When the then-GOP presidential nominee spoke of “Crooked Hillary” Clinton on the campaign trail, crowds would often chant, “Lock her up! Lock her up!” in response.
Is Trump, now president, about to make good on that promise? Perhaps.
Ed Klein, former New York Times Magazine editor-in-chief, wrote a short piece for Newsmax earlier this week claiming that the Department of Justice “has reopened the investigation of Hillary Clinton’s mishandling of classified material” that passed through an unsecured private email server she secretly used to conduct business while serving as President Obama’s secretary of state.
Following published revelations about the server, the FBI launched a criminal investigation into Clinton, which dragged on throughout last year’s presidential campaign. During a July 2016 press conference, then-FBI Director James Comey detailed several instances where Clinton was found to have violated statutes governing the handling of classified materials, but inexplicably added that the Bureau would not be recommending to the Justice Department that she be prosecuted.
Now, however, according to Klein, Trump’s DoJ is taking a new look at the case and plans to offer Clinton a plea bargain, according to one of her attorneys:
The discussion of a plea bargain took place late last month and was offered by a high-ranking Justice Department official to the Clinton lawyer.
During the exploratory talks with the prosecutor, the Clinton attorney was told that despite former FBI Director James Comey’s decision last July not to prosecute Hillary, the Justice Department has reexamined the email case and believes there are ample grounds for prosecuting Hillary on a number of counts.
It should be noted that the statute of limitations for violations of the Espionage Act, which would pertain to Clinton’s mishandling of classified information, is generally 10 years; by comparison, the statute of limitations for most other federal crimes is only five years. So she’s definitely not out of the woods yet, should the Trump administration decide to pursue charges. (Related: Did Loretta Lynch set herself up to fall over the Clinton email scandal?)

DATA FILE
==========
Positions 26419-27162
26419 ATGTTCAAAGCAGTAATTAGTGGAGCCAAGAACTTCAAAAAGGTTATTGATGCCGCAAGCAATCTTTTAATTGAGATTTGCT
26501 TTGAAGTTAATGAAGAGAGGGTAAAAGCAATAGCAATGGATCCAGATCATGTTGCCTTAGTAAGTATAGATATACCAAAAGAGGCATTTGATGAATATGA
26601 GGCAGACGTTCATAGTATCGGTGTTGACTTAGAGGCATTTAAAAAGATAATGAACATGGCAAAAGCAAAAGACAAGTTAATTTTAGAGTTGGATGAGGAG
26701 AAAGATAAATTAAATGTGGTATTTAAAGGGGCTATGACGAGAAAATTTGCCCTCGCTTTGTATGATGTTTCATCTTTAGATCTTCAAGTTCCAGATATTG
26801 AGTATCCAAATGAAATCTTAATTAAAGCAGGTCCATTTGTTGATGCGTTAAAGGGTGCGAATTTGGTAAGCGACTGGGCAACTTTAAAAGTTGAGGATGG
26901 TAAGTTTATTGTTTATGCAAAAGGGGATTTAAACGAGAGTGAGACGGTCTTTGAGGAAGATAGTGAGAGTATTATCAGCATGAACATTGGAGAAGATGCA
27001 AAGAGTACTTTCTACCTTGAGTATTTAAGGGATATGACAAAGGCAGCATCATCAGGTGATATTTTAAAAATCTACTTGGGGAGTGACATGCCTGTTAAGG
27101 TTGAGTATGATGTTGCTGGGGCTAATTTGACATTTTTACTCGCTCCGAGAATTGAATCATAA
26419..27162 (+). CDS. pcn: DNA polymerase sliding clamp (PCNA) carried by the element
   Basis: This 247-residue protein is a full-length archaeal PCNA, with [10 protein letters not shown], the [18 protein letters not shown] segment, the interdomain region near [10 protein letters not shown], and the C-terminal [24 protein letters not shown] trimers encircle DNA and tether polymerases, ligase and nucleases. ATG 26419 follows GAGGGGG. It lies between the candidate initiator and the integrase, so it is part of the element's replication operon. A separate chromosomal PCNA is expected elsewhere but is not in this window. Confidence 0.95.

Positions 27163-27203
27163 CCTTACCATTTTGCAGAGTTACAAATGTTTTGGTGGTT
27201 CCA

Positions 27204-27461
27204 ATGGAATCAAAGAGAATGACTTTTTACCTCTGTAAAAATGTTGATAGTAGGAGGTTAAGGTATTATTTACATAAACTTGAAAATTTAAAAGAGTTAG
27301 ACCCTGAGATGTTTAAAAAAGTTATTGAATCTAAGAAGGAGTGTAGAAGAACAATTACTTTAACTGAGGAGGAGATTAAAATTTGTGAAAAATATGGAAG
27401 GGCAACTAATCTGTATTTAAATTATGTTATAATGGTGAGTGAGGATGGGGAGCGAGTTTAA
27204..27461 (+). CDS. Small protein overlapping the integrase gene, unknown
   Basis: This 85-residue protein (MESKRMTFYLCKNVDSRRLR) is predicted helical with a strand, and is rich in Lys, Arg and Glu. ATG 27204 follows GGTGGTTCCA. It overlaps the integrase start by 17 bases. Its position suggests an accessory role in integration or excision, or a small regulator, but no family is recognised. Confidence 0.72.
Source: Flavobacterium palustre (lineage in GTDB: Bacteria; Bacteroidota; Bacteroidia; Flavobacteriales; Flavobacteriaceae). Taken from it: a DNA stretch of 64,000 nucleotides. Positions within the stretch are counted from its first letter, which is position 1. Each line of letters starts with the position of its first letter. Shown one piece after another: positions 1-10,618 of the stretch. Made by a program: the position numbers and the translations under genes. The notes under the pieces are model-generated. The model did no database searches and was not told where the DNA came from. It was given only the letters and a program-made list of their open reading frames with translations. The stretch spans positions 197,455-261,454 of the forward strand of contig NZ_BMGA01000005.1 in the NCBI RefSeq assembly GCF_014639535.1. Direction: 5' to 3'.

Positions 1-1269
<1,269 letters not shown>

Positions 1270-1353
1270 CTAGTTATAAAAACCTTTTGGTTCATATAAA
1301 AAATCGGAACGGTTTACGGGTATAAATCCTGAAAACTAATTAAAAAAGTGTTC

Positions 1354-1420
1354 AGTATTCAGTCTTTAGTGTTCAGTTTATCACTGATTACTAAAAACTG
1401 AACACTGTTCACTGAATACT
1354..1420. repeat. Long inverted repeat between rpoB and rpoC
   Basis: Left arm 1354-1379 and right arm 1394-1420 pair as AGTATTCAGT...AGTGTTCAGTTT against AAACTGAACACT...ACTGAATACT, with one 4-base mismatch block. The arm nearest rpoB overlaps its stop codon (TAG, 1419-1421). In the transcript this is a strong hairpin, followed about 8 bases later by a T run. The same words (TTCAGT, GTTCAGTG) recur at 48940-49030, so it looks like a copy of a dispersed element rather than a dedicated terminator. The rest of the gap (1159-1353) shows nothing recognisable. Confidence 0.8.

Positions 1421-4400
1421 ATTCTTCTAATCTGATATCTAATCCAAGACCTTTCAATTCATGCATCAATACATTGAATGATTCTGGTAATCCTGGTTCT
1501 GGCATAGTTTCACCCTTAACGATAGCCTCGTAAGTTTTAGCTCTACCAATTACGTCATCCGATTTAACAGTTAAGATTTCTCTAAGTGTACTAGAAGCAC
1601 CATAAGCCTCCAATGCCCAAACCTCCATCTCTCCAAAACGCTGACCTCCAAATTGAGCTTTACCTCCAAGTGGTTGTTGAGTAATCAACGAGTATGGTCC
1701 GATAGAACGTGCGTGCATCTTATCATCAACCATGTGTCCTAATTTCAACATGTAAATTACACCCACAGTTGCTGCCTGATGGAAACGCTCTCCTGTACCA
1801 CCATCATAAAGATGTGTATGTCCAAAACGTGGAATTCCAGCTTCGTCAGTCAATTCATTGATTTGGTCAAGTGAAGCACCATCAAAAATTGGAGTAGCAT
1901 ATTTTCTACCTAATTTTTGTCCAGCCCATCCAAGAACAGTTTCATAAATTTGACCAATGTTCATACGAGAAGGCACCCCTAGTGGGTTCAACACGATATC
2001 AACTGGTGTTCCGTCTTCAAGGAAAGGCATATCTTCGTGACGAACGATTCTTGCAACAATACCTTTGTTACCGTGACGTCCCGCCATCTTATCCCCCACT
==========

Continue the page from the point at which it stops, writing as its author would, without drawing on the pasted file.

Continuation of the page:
Under the plea agreement, Klein says, Hillary would be required to sign a statement that she indeed committed prosecutable crimes, but in return, the Justice Department would agree not to pursue any charges related to the email scandal.
In addition, the department would further agree not to pursue an investigation into alleged so-called “pay for play” deals between her husband and former President Bill Clinton, their family foundation, and foreign governments while Hillary was secretary of state.
The Clinton attorney cautioned that normally a plea is offered by a prosecutor only upon arraignment, and Hillary has not yet been charged with any crime.
Later, as reported by The Blaze, Klein said in an interview with Newsmax TV that he did not think Hillary would accept a plea deal.
“Sometimes she has trouble admitting that she’s Hillary Clinton,” Klein — author of Guilty as Sin — told America Talks Live host Miranda Khan. “This is a woman who never, ever admits she did anything wrong.”
But while he wrote at Newsmax earlier in the day that the DoJ is going to reopen Hillary’s case, he told Khan later that the department is only considering doing so, and perhaps as a way to take pressure off Trump related to the special counsel investigation into his campaign’s alleged “collusion” with Russia:
They are seriously thinking of reopening this investigation and therefore if she doesn’t take the plea agreement, which I agree with you, she almost certainly won’t, I think they will then proceed with this investigation and this is going to drag on for a long time and in a way balance the investigation that’s going on with President Donald Trump and his campaign advisers regarding so-called collusion with the Russians. [Emphasis added]
At this point, it’s difficult to know whether the Trump administration is actually considering charges against Hillary Clinton based on Klein’s conflicting claims. But it would make political sense for the president, who is increasingly displeased by and frustrated with the “Russia” investigation, to find some way to mitigate it, especially since he knows the D.C. Swamp is out to get him one way or another.
J.D. Heyes is a senior writer for NaturalNews.com and NewsTarget.com, as well as editor of The National Sentinel.